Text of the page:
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Duke Eye Center

Ophthalmic Medical Technician Program

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uring construction of the Hudson Building, the Duke Ophthalmic Medical Technician Program (OpTech) relocated to a School of Medicine space in the Duke Clinic. The program will soon be moving back home to Duke Eye Center, with a new and improved facility designed specifically for the OpTech program. It includes an additional practice lane that provides more equipment and time for students to hone their skills. The enlarged classroom offers much more comfortable didactic space and may allow for additional student capacity in the program. Updated audio-visual equipment opens the possibility of distant learning opportunities. The space also offers more flexibility for expanding the curriculum, creating staff development programs, and permitting more active and convenient participation by our faculty.

Deborah Smith, COMT, BSBA, director of the program is excited to move back to the Eye Center. “Our new facilities will be a wonderful learning environment, and I will be able to more easily observe the progress of our students. In addition, our dynamic faculty, fellows, residents, and staff generate powerful education energy, and I am looking forward to once again be in the midst of those who inspire me.” The Duke Ophthalmic Medical Technician Certificate Program is an excellent educational option for anyone desiring an in-demand, allied-health career. The program is accelerated, affordable, accessible, and fully accredited, which makes it attractive to career-minded individuals seeking an alternative to traditional college but demanding the quality education and training that our highly regarded Duke Eye Center faculty and staff can provide.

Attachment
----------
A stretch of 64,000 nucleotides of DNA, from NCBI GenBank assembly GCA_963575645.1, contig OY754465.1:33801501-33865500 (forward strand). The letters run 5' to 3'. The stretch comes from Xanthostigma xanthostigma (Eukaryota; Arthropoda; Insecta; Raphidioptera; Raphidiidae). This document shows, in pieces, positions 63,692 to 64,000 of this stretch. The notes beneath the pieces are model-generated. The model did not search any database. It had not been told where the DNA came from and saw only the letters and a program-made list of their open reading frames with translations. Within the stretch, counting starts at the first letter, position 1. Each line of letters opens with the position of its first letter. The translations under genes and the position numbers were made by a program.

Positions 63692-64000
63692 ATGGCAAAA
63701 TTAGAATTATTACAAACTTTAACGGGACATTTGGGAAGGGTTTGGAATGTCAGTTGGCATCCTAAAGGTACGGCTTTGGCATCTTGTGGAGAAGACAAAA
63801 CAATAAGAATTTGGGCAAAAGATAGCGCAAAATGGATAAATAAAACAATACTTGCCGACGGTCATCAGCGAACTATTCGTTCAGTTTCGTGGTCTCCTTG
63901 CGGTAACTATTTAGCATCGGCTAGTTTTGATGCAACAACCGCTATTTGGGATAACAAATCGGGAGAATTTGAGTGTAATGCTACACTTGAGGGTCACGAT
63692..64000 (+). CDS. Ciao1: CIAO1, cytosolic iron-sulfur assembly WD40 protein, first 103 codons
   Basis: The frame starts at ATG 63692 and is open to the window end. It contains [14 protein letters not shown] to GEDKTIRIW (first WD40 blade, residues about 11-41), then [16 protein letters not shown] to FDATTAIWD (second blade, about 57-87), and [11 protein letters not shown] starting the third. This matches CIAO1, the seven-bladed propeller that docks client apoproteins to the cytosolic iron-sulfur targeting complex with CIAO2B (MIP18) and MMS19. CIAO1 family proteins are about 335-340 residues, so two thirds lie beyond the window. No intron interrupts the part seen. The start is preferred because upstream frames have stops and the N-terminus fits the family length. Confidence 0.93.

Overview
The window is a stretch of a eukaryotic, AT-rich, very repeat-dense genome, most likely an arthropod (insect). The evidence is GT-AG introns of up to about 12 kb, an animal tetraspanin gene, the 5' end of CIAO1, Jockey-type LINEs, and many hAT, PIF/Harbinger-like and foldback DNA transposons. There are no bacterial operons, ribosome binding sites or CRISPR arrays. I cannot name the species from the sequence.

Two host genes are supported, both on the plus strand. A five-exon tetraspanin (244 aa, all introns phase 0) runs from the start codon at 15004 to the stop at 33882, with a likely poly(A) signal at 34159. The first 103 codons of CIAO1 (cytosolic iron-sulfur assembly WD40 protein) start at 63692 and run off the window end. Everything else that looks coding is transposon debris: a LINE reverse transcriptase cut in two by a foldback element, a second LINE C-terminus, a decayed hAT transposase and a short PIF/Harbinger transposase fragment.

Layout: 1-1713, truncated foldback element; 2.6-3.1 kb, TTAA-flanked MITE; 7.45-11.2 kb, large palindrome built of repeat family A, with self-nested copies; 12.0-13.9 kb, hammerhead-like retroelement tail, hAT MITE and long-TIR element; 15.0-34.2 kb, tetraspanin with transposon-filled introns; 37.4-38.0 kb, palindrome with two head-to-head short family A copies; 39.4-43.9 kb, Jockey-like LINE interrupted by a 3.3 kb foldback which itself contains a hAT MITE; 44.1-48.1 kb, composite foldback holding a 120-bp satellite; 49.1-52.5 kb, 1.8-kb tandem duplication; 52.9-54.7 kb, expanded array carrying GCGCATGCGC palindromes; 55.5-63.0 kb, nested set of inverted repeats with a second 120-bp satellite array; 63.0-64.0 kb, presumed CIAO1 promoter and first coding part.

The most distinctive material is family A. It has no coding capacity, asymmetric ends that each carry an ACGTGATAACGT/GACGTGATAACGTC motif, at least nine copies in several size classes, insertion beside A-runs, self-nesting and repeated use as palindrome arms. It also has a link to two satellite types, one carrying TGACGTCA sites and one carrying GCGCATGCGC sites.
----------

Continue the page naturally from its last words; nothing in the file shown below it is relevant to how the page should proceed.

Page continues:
Lindsay Lawter, COT a 2015 graduate of the program has always known that she wanted to have a career that involved the eyes. Once she discovered the Duke OpTech program, she thought it would be a great fit. “Coming into the program, I didn’t know anything about the eyes other than the fact that I found them interesting,” says Lawter. “By the time, I graduated, I felt completely prepared to begin my career and it opened up a door for me to a job that I enjoy coming to every day,” she adds. V

To learn more about the Duke OpTech program, visit optech.

Above: OpTech class of 2016 studying for an exam. Right: OpTech students learning how to use Lenstar, an instrument that measures the shape and size of the eye, used to calculate the power of intraocular lenses (IOL) required for cataract surgery.

2016 VISION Magazine  

Annual Publication for Duke Eye Center

2016 VISION Magazine  

Annual Publication for Duke Eye Center